In order to provide the motive power necessary to lift and lower the bucket relative to the chassis, and also tilt the bucket relative to the lift arm, the wheel loader typically includes a number of fluid actuators, such as hydraulic cylinders or rams. In particular, a first hydraulic cylinder or pair of cylinders is provided to lift and lower the lift arm relative to the chassis of the wheel loader. Such a cylinder (or pair of cylinders), generally referred to as a "lift cylinder", is typically coupled at a first end to the chassis of the wheel loader, and at a second end to a portion of the lift arm. Similarly, a second hydraulic cylinder or pair of cylinders is provided to tilt the bucket relative to the lift arm of the wheel loader. Such a cylinder (or pair of cylinders), generally referred to as a "tilt cylinder", is typically coupled at a first end to a portion of the lift arm of the wheel loader, and at a second end to the bucket.

In such a configuration, separate fluid or hydraulic circuits are typically provided to control the position of the cylinders. In particular, wheel loaders which have heretofore been designed typically include a first fluid circuit for controlling the lift cylinder or cylinders, and a second fluid circuit for controlling the tilt cylinder or cylinders. The use of separate fluid circuits has a number of drawbacks associated therewith. For example, separate hydraulic components must be provided for each fluid circuit thereby undesirably increasing costs associated with the wheel loader.

Moreover, in such a configuration, during certain work operations only one of the cylinders or pair of cylinders may be actuated at any given time. In particular, during a high demand (i.e. requiring a relatively large amount of hydraulic power) lift operation, the lift cylinder(s) is actuated (e.g. being extended) while the tilt cylinder(s) is deactuated (e.g. not being extended or retracted), and vice versa. Hence, during a lift operation, the tilt cylinder(s) provide no mechanical assistance to the lift cylinder(s).

What is needed therefore is an apparatus and method for controlling movement of an implement relative to a frame of a work machine which overcomes one or more of the above-mentioned drawbacks.

DISCLOSURE OF THE INVENTION

In accordance with a first embodiment of the present invention, there is provided an apparatus for controlling movement of an implement relative to a frame of a work machine. The frame has a first frame coupling, a second frame coupling, and third frame coupling. The implement has a first implement coupling and a second implement coupling. The apparatus includes a lift arm having a pin coupling hole extending therethrough. The lift arm is pivotally secured to (i) the first frame coupling, and (ii) the first implement coupling. The apparatus also includes a coupling pin positioned in the pin coupling hole of the lift arm. The apparatus further includes a pivot bar which is pivotally secured to the coupling pin. Moreover, the apparatus includes a transfer link which is pivotally secured to (i) the pivot bar, and (ii) the second implement coupling. The apparatus yet further includes a first fluid cylinder which is coupled to (i) the second frame coupling, and (ii) the pivot bar. The apparatus also includes a second fluid cylinder which is coupled to (i) the third frame coupling, and (ii) the coupling pin. The apparatus further includes a cylinder control circuit for controlling movement of the first cylinder and the second cylinder. The cylinder control circuit includes a lever control having a tilt lever and a lift lever. Movement of the tilt lever causes actuation of the first cylinder so as to tilt the implement relative to the frame, whereas movement of the lift lever causes actuation of both the first cylinder and the second cylinder so as to lift the lift arm relative to the frame.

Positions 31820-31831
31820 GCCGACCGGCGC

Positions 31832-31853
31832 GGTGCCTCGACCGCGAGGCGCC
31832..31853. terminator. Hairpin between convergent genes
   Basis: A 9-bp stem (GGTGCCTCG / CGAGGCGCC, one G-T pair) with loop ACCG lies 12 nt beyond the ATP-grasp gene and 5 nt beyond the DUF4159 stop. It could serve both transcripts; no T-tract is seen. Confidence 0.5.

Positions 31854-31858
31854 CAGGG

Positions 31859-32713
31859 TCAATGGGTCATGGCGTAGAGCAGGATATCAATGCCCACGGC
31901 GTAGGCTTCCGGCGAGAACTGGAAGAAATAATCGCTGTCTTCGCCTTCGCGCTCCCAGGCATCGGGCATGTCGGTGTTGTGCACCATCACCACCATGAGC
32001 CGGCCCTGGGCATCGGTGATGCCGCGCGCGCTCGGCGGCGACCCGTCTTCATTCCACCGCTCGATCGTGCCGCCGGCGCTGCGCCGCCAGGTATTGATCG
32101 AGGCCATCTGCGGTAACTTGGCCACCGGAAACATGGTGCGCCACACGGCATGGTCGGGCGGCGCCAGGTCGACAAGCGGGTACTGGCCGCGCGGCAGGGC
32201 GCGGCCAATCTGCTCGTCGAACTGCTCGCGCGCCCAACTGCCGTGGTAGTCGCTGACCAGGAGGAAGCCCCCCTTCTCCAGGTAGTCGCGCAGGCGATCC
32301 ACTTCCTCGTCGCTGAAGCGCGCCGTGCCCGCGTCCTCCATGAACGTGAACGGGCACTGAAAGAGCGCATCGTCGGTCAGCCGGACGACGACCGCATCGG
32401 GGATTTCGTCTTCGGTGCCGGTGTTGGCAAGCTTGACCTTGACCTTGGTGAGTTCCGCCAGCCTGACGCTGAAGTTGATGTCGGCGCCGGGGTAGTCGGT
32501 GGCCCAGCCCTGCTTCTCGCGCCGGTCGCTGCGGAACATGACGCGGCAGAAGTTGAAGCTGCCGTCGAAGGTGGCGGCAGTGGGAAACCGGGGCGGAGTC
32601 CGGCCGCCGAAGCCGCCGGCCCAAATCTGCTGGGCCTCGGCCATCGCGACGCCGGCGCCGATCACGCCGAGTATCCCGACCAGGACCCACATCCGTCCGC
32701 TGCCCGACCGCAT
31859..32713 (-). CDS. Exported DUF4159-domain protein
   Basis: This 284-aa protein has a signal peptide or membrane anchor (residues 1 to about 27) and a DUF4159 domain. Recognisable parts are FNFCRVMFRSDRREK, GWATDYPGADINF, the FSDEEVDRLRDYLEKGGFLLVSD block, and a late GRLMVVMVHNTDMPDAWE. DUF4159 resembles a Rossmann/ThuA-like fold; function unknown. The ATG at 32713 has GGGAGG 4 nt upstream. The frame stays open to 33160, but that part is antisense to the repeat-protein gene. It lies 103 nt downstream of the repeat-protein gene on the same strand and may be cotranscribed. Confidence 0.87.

In accordance with a second embodiment of the present invention, there is provided a method for controlling movement of an implement relative to a frame of a work machine. The work machine has (i) a lift arm coupled to the frame, (ii) an implement coupled to the lift arm, and (iii) a lever control having a tilt lever and a lift lever. The method includes the step of moving the tilt lever so as to cause actuation of the first cylinder. The method also includes the step of tilting the implement relative to the frame in response to the tilt lever moving step. The method further includes the step of moving the lift lever so as to cause actuation of both the first cylinder and the second cylinder. Moreover, the method includes the step of lifting the lift arm relative to the frame in response to the lift lever moving step.